Users Guide:

This blog is a journal of our assignment in Chicago, IL as missionaries for The Church Of Jesus Christ of Latter-day Saints. We will be missionaries for twelve months starting in January 2014. It is a public blog so that our family and friends can share our experience with ease. The writings here are not intended to be a political, religious or social commentary. They are the memories, thoughts and "light bulb' moments we have as we serve. We welcome you the reader.

Thursday, June 19, 2014

Letter # 15 Feeding the Five Thousand

June 19, 2014
My Grandma was a cook. She was not a cook by profession, but for love. Cooking and feeding others was the way she wrapped her family and friends in comfort and contentment. Cooking was the way she honored accomplishments and created celebrations. Cooking was the creative culmination of the planting and hoeing, and harvesting acres of garden glories. I'm sure that she could be counted as feeding the five thousand in the course of her lifetime. My Granddaddy could cook. He did the cooking once my Grandma was no longer able. His cooking was simple nourishment, made to fill the demands for nutritious meals, to keep hunger away. Sixty plus years have passed since the green oval platter showing off bacon and eggs sat in front of me at my grandparents breakfast table.
These days, I cook often. Our young missionaries work a stressful schedule. They work in all kinds of weather and with all kinds of people. They ride bikes and buses, cars and trains. They walk miles and miles. When they come home, it is to spare apartments meant for sleep and study. On scheduled occasions they come together for trainings, conferences and transfers. Oh how they love to be together! There are reunions with former companions and trainers, and friends. There are stories and miracles to be shared as well as hard times and struggles. When these meetings cross lunchtime, a meal is served. With gratitude for their efforts and love for the enviable individuals that they are, we feed them. I organize and plan the meals. On the appointed day, Elder Abbott and I along with the other two senior missionary couples in the office, feed the five thousand. They only number in the hundreds, but they eat like the five thousand.  We cook and chop and purchase and set out and refill and clean up. It is a combination of my grandma's and granddaddy's cooking and feeding. They eat and laugh and talk and enjoy the food and the company. There is comfort and contentment, nourishment and hunger abated. They celebrate their comraderie as missionaries. They rest for a moment.  These days, I am a cook---not by profession, but for love.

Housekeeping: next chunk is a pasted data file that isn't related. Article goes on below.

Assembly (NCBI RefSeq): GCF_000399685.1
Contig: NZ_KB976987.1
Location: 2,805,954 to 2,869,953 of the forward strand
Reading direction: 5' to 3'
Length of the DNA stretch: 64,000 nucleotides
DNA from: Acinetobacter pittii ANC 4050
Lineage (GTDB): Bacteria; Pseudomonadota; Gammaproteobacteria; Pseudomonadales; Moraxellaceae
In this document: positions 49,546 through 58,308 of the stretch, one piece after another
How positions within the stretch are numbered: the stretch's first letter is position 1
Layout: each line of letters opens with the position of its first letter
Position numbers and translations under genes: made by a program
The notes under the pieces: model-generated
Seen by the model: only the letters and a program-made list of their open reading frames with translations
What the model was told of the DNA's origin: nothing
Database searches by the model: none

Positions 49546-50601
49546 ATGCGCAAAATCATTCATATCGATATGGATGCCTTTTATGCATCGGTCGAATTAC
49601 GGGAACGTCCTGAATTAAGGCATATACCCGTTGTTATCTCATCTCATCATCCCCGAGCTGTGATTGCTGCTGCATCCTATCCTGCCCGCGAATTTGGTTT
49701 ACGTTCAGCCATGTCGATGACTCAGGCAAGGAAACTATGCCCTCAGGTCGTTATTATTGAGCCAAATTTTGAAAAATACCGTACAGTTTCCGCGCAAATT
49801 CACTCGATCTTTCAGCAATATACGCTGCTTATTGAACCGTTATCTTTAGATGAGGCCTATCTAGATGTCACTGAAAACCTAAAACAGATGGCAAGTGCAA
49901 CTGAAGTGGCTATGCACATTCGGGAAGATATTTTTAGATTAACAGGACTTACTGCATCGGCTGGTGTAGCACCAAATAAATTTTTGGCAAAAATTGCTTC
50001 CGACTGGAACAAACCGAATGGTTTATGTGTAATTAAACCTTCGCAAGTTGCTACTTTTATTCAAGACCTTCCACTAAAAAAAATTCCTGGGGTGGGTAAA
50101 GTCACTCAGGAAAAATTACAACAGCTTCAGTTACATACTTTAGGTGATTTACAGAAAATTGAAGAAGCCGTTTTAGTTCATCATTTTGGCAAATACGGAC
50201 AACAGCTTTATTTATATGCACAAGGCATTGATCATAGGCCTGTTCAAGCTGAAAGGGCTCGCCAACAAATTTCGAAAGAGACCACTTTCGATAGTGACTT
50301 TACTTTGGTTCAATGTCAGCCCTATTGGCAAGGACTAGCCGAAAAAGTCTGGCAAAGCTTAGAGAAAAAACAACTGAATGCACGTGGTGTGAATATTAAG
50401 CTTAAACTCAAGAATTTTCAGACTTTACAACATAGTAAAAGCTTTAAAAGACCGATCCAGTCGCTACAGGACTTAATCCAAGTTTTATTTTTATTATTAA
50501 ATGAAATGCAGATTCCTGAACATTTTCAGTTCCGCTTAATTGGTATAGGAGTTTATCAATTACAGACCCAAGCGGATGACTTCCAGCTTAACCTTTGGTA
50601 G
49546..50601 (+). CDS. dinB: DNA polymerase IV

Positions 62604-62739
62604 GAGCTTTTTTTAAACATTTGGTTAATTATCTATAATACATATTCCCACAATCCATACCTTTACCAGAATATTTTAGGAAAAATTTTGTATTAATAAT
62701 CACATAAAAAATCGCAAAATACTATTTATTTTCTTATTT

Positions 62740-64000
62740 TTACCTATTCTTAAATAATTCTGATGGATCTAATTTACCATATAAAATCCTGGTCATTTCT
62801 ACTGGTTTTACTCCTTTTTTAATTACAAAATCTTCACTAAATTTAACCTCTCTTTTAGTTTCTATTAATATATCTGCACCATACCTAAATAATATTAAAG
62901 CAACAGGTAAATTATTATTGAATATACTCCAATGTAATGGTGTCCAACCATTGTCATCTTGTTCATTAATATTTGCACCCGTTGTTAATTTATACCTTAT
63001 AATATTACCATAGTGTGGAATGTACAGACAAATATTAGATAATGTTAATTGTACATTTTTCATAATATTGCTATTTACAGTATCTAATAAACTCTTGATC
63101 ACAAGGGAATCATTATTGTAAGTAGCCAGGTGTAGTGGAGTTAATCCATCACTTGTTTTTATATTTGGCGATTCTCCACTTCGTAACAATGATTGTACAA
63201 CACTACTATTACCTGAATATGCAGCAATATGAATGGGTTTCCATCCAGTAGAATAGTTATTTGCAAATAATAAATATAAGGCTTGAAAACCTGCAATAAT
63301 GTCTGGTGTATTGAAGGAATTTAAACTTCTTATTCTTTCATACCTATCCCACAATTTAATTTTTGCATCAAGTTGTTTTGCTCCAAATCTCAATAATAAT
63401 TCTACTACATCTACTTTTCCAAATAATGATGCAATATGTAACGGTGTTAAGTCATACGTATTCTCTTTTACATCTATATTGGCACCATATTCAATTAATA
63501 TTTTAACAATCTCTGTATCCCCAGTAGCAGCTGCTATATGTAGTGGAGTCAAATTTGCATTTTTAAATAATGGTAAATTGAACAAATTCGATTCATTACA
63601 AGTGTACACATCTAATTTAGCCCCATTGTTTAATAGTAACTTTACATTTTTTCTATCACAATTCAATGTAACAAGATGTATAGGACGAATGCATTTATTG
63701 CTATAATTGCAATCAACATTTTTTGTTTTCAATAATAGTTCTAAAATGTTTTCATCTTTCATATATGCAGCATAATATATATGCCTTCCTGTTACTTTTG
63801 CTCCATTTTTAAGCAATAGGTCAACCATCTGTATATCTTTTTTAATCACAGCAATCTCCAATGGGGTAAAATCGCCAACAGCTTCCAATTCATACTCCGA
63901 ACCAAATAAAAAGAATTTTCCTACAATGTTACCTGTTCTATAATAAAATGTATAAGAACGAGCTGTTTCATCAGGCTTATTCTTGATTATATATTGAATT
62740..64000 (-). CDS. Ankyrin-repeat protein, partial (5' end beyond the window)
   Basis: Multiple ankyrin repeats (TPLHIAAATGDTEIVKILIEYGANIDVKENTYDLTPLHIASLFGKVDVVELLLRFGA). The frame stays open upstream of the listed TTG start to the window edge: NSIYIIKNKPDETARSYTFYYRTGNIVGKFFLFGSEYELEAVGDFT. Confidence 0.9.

Saturday, June 7, 2014

Letter # 14 The Wide Wide World of Chicago

June 2014

It is the end of a long day with lots of walking in Florence. Funds have been low so meals have been small and less frequent than one might choose. We decide to stop in a local eatery and splurge on a real dinner. When mine comes, I dig into a large bowl of creamy, silky, hearty mushroom risotto. My mouth waters even now when I think of it. I was filled, I was comforted with this rustic Italian bowl of goodness.

I love to travel. I love to see "the spot" where history happened. I love to walk the streets with people in their town. I love the art, the color, the form in brick and stone.
There are particular flavors and moods in different locales. Each enticing in it's own way. Everyday in Chicago, I feel as though I am traveling. There are many landscapes. As I walk the streets and shop in the produce markets, the languages and many of the products are unknown to me. The language of signs and marquees of stores are defined by neighborhoods. They advertise their wares, but also the ethnicity of their inhabitants. There are German neighborhoods, Russian and Jewish neighborhoods. We live in a Polish and Korean neighborhood. The eating, shopping, and cultural practices are dictated by the heritage of the inhabitants. The Czechoslovakians and the Romanians are settled in just South of us. To the East are those from Sierra Leone, Ghana and South Africa. Downtown one finds those of Hispanic heritage.